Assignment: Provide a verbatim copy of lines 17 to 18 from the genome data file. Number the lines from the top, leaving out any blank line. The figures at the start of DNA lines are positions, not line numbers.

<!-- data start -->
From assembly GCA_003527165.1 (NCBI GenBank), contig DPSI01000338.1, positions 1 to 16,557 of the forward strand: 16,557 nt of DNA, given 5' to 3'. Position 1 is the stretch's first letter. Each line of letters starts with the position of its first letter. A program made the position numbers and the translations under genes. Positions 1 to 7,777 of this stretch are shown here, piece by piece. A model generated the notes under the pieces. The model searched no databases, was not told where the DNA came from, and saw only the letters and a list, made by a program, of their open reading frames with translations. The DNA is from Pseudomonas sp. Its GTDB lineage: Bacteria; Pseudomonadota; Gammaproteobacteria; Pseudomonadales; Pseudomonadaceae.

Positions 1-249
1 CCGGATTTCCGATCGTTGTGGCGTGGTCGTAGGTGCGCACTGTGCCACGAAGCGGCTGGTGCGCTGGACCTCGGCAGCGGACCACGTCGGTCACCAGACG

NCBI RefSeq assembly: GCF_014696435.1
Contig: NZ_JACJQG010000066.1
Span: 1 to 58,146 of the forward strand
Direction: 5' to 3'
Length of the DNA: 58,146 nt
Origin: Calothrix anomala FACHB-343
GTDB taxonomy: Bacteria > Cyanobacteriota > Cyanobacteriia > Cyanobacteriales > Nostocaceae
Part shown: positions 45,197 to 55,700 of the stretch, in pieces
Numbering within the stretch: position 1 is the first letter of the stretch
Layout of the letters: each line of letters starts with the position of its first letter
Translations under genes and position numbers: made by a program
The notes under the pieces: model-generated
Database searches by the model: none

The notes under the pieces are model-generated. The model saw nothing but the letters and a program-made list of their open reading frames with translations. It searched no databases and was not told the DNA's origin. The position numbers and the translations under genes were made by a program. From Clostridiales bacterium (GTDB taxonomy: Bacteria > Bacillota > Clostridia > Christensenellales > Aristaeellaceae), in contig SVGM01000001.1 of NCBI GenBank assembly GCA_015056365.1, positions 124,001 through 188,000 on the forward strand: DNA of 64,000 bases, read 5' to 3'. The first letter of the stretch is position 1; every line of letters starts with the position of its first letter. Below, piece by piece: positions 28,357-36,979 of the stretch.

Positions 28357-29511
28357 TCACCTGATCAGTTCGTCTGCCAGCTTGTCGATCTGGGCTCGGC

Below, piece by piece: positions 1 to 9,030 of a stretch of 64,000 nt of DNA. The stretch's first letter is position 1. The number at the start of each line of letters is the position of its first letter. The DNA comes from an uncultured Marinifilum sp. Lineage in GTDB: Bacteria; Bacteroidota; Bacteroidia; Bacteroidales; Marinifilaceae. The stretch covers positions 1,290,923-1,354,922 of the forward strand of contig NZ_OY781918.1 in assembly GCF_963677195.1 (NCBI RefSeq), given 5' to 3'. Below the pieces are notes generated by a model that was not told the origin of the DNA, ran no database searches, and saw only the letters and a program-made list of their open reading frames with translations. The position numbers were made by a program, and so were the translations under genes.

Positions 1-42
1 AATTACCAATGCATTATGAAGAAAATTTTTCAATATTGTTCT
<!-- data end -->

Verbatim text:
The notes under the pieces are model-generated. The model saw nothing but the letters and a program-made list of their open reading frames with translations. It searched no databases and was not told the DNA's origin. The position numbers and the translations under genes were made by a program. From Clostridiales bacterium (GTDB taxonomy: Bacteria > Bacillota > Clostridia > Christensenellales > Aristaeellaceae), in contig SVGM01000001.1 of NCBI GenBank assembly GCA_015056365.1, positions 124,001 through 188,000 on the forward strand: DNA of 64,000 bases, read 5' to 3'. The first letter of the stretch is position 1; every line of letters starts with the position of its first letter. Below, piece by piece: positions 28,357-36,979 of the stretch.

Positions 28357-29511